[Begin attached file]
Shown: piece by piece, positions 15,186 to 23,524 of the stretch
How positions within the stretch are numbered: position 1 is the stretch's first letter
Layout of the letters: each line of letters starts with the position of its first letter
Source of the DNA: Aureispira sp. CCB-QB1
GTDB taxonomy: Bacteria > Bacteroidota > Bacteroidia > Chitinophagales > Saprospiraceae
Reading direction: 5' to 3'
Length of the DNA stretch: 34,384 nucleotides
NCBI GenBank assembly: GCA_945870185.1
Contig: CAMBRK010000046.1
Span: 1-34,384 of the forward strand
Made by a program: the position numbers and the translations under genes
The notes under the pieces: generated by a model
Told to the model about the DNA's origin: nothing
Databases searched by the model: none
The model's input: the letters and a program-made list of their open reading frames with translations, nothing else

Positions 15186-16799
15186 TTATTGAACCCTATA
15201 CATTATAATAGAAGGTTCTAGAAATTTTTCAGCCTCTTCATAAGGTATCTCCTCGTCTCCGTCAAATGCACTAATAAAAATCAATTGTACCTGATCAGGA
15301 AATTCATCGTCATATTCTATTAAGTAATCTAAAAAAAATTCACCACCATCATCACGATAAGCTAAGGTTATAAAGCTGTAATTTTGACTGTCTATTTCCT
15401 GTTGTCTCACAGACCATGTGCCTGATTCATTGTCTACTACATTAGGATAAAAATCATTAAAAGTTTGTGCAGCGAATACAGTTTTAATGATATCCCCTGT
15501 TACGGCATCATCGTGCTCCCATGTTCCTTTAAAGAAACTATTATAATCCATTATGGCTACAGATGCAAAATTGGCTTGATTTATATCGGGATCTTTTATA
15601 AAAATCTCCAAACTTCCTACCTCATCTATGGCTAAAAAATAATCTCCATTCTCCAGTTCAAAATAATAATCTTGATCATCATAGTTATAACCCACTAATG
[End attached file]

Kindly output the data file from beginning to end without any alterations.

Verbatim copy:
Shown: piece by piece, positions 15,186 to 23,524 of the stretch
How positions within the stretch are numbered: position 1 is the stretch's first letter
Layout of the letters: each line of letters starts with the position of its first letter
Source of the DNA: Aureispira sp. CCB-QB1
GTDB taxonomy: Bacteria > Bacteroidota > Bacteroidia > Chitinophagales > Saprospiraceae
Reading direction: 5' to 3'
Length of the DNA stretch: 34,384 nucleotides
NCBI GenBank assembly: GCA_945870185.1
Contig: CAMBRK010000046.1
Span: 1-34,384 of the forward strand
Made by a program: the position numbers and the translations under genes
The notes under the pieces: generated by a model
Told to the model about the DNA's origin: nothing
Databases searched by the model: none
The model's input: the letters and a program-made list of their open reading frames with translations, nothing else

Positions 15186-16799
15186 TTATTGAACCCTATA
15201 CATTATAATAGAAGGTTCTAGAAATTTTTCAGCCTCTTCATAAGGTATCTCCTCGTCTCCGTCAAATGCACTAATAAAAATCAATTGTACCTGATCAGGA
15301 AATTCATCGTCATATTCTATTAAGTAATCTAAAAAAAATTCACCACCATCATCACGATAAGCTAAGGTTATAAAGCTGTAATTTTGACTGTCTATTTCCT
15401 GTTGTCTCACAGACCATGTGCCTGATTCATTGTCTACTACATTAGGATAAAAATCATTAAAAGTTTGTGCAGCGAATACAGTTTTAATGATATCCCCTGT
15501 TACGGCATCATCGTGCTCCCATGTTCCTTTAAAGAAACTATTATAATCCATTATGGCTACAGATGCAAAATTGGCTTGATTTATATCGGGATCTTTTATA
15601 AAAATCTCCAAACTTCCTACCTCATCTATGGCTAAAAAATAATCTCCATTCTCCAGTTCAAAATAATAATCTTGATCATCATAGTTATAACCCACTAATG